Methods for shortening patient-reported outcome measures

Daphna Harel, Murray Baron

Research output: Contribution to journalArticle

Abstract

Patient-reported outcome measures are widely used to assess patient experiences, well-being, and treatment response in clinical trials and cohort-based observational studies. However, patients may be asked to respond to many different measures in order to provide researchers and clinicians with a wide array of information regarding their experiences. Collecting such long and cumbersome patient-reported outcome measures may burden patients, increase research costs, and potentially reduce the quality of the data collected. Nonetheless, little research has been conducted on replicable, and reproducible methods to shorten these instruments that result in shortened forms of minimal length. This manuscript proposes the use of mixed integer programming through Optimal Test Assembly as a method to shorten patient-reported outcome measures. This method is compared to the existing standard in the field, which is selecting items based on having high discrimination parameters from an item response theory model. The method is then illustrated in an application to a fatigue scale for patients with Systemic Sclerosis.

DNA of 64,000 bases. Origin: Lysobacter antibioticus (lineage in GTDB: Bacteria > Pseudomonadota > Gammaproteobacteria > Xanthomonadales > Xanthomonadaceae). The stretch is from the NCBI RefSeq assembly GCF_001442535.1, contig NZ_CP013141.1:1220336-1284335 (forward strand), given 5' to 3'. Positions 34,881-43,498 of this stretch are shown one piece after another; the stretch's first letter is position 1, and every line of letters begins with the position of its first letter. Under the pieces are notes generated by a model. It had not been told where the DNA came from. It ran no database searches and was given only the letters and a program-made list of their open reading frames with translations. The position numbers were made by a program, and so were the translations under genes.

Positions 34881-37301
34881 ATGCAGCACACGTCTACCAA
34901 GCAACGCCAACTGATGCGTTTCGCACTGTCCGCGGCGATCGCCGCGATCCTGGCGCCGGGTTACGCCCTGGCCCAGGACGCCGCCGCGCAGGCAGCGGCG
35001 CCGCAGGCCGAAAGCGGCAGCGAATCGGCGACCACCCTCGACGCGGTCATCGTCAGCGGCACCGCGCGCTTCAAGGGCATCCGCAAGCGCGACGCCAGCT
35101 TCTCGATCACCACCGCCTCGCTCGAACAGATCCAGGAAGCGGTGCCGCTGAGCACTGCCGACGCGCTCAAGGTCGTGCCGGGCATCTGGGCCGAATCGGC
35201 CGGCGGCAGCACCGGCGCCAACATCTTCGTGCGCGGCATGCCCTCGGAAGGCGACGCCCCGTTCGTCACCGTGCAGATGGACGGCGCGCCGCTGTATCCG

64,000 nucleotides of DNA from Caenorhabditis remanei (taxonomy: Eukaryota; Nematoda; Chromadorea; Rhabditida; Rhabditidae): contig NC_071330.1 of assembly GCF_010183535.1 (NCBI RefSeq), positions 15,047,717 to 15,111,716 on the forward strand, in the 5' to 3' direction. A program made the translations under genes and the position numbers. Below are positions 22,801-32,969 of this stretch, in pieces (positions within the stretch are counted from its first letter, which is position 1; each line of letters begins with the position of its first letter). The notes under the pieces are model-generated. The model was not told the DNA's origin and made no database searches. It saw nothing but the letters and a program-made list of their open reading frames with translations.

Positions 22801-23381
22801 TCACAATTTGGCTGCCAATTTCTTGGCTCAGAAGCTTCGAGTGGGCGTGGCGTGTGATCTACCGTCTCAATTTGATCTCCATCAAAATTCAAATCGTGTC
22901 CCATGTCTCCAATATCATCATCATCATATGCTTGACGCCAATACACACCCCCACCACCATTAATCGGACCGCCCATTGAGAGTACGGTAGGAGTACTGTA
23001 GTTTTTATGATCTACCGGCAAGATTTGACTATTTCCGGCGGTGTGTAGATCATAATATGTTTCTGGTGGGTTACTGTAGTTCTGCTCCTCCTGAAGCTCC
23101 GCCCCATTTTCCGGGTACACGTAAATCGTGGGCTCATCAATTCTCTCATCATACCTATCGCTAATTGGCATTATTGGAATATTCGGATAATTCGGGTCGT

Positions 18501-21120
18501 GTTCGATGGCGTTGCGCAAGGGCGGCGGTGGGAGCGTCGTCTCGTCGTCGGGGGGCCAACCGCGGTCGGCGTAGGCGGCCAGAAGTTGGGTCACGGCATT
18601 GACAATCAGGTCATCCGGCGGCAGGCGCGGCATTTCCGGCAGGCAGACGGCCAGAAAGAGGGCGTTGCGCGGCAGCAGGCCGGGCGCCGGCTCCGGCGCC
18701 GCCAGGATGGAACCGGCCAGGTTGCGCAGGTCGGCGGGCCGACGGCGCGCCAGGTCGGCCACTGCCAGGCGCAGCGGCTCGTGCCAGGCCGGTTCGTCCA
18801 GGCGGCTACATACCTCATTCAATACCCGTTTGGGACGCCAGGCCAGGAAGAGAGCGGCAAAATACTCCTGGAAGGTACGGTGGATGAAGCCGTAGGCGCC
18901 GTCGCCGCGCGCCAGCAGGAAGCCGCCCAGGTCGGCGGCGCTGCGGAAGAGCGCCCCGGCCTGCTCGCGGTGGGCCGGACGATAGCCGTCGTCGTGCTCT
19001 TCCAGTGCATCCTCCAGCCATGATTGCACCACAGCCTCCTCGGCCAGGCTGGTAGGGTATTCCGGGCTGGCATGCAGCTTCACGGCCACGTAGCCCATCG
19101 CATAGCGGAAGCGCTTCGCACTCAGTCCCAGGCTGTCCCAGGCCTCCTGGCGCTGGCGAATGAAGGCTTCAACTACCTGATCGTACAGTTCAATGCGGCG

Original languageEnglish (US)
JournalStatistical Methods in Medical Research
DOIs
StateAccepted/In press - Jan 1 2018

Fingerprint

Systemic Sclerosis
Optimal Test
Observational Study
Systemic Scleroderma
Mixed Integer Programming
Model Theory
Research
Clinical Trials
Fatigue
Discrimination
Observational Studies
Research Personnel
Costs and Cost Analysis
Patient Reported Outcome Measures
Costs
Experience
Therapeutics
Standards
Form
Data Accuracy

Keywords

  • generalized partial credit model
  • Item response theory
  • optimal test assembly
  • patient-reported outcome measure
  • shortened form

ASJC Scopus subject areas

  • Epidemiology
  • Statistics and Probability
  • Health Information Management

Cite this

Methods for shortening patient-reported outcome measures. / Harel, Daphna; Baron, Murray.

In: Statistical Methods in Medical Research, 01.01.2018.

Research output: Contribution to journalArticle

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